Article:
Oyuu said the last monetary CBA favoured school administrators but this will change in the new deal it plans to sign with the teacher employer.
“The last CBA catered much for administrators but this time round, we will make sure that teachers will have a chunk of what will be added in their salaries,” said Mr Oyuu.
Knut wants the lowest teacher to part with not less than sh 6,000 increment in the new agreement.
In a 2020 report by the Salaries and Remuneration Commission (SRC), it disclosed that the last job evaluation carried out in 2016 to 2017 was skewed and favoured school heads.
The report said the job descriptions of the classrooms teachers, based on the evaluation, grossly undervalued their worth, resulting in poor pay.
It disclosed that the CBA 2017 – 2021, implemented based on the last job evaluation, heavily favoured head teachers as it did not aptly capture classroom teachers’ job descriptions.
“There were significant disparities in the compensation and career progression between the institutional administrators and classroom teachers in the teaching profession as the job evaluation results for 2016/2017 did not adequately cater for the remuneration of classroom teachers. This might be attributed to poor development of job descriptions in 2016,” reads the report.
In the CBA primary school head teachers and secondary school principals were moved to higher job grades in 2016.
All primary school heads of boarding and day schools were automatically moved up to Grade D1, earning between Sh77,840 to Sh93,408.
Primary head teachers with lower students’ population were elevated to C5, earning Sh62,272 and Sh77,840.
Primary school deputy head teachers were also moved up to grade C5 and Grade C4, earning between Sh52,308 and 65,385.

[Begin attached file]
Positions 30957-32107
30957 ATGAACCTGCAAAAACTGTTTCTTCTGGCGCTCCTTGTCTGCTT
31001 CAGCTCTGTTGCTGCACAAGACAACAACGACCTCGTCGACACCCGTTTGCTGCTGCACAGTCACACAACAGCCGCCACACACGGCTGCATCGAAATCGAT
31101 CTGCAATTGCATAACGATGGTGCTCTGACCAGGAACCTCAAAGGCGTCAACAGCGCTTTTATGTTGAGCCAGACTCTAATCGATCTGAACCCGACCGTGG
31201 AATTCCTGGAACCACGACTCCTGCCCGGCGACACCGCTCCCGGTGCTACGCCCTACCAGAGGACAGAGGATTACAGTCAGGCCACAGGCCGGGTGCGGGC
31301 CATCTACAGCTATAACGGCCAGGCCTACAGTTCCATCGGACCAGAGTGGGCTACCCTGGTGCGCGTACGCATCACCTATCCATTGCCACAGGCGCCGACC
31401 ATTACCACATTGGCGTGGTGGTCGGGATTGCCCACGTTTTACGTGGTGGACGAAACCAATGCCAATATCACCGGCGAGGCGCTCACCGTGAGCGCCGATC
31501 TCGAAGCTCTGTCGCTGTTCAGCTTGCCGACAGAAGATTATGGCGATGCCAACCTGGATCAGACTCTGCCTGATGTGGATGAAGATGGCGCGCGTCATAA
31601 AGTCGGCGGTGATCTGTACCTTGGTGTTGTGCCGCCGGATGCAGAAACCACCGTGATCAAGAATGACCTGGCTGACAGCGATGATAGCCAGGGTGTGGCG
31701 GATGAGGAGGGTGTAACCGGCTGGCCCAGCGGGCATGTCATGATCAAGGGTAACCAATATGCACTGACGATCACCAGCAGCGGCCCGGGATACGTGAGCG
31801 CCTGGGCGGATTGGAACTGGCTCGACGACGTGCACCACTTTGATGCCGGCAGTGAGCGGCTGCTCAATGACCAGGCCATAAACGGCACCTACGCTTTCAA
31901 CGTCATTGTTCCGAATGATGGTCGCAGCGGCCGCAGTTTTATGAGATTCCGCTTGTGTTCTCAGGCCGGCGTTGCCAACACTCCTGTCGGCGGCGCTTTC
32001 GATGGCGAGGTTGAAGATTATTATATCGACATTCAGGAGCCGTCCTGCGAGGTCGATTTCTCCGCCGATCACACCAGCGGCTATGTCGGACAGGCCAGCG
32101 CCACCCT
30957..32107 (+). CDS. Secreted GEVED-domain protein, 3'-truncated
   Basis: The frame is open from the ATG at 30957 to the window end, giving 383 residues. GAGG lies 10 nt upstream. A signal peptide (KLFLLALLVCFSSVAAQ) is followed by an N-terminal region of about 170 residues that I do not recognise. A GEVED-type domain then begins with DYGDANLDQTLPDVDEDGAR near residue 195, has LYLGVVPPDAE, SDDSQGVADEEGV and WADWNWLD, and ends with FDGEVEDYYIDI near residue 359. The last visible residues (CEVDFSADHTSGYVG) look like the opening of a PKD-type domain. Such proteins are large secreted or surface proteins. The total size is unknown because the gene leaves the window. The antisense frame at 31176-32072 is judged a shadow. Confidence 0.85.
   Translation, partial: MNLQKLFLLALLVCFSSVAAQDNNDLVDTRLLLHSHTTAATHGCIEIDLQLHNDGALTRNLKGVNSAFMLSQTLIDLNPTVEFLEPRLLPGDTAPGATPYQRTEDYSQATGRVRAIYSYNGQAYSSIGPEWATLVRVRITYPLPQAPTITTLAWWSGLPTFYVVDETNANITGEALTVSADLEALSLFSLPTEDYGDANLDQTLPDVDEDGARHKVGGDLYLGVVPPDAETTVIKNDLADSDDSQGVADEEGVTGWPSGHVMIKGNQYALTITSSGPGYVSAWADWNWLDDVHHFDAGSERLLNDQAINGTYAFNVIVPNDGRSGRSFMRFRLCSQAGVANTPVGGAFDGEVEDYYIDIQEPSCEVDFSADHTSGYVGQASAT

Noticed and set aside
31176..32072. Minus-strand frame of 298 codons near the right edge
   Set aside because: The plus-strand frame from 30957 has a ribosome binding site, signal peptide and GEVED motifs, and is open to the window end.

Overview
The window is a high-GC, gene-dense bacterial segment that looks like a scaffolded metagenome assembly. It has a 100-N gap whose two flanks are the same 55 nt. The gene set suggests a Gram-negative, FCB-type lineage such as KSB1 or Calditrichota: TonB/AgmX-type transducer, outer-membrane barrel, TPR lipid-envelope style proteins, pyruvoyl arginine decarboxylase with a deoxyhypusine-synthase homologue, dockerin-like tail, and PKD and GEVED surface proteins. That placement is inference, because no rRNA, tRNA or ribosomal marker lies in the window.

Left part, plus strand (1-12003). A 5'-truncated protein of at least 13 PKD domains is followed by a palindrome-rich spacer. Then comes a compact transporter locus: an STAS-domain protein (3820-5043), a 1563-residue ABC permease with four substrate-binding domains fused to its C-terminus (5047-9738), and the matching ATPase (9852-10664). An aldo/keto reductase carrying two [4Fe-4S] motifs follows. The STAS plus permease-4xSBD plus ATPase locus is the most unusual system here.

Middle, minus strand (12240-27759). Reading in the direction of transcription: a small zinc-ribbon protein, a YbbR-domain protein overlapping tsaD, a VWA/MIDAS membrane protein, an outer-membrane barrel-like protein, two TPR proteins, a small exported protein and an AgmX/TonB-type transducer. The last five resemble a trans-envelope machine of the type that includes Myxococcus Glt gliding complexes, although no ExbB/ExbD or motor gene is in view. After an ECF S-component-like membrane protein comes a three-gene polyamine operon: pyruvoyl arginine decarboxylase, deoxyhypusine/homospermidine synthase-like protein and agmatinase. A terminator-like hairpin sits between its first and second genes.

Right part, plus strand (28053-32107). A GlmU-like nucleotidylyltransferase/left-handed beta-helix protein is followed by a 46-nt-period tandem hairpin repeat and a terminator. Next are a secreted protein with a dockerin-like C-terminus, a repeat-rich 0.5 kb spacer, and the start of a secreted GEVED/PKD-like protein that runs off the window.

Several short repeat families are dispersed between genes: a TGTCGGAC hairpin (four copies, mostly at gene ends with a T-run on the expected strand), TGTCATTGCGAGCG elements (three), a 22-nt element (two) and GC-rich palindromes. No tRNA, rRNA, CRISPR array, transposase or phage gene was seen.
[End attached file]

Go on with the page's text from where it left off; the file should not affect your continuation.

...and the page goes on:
Senior primary teachers were moved up, to grade C2, to earn between Sh34,955 and 43,694.
Principals of national schools were moved to Grade D5 for salaries of between Sh131,380 and Sh157,656 per month. The pay was also based on the school categories. Principals of extra-county schools moved to grade D5 as their deputies moved to D3.
Knut has come under sharp attacks from teachers after it signed non-monetary CBA and allowing Teacher Professional Development (TPD) to be launched.
Though the Treasury has raised TSC budget in financial 2022 – 2023 budget proposal, the Salaries and Remuneration Commission (SRC), said that the extra money factored in the ministries’ budgets is for the annual salary increments.
“Every year, civil servants get a pay rise to cater for several factors including the cost of living and this amount is easy to determine each year. However, this is different from the salary increase through CBAs that has been frozen for two years until the economy recovers,” SRC Head of Corporate Communications Anthony Mwangi said.
Treasury Cabinet Secretary Ukur Yatani allocated an additional Sh14.9 billion to the TSC, whose budget has risen to Sh296.6 billion from Sh281.7 billion last year.
TSC will receive an extra Sh15 billion for the 2022 – 2023 financial year, with sources saying the additional money is for a pay rise and hiring of new teachers.
The National Treasury has also allocated an extra Sh70.8 billion to ministries for recurrent expenditure, including the annual pay rise.
Sources say the government is planning to review upward the salaries of teachers, just one month to general elections.
“This is to appease teachers who are unhappy and that the government would want to do something about it on an election year,” said a member of the National Assembly Education.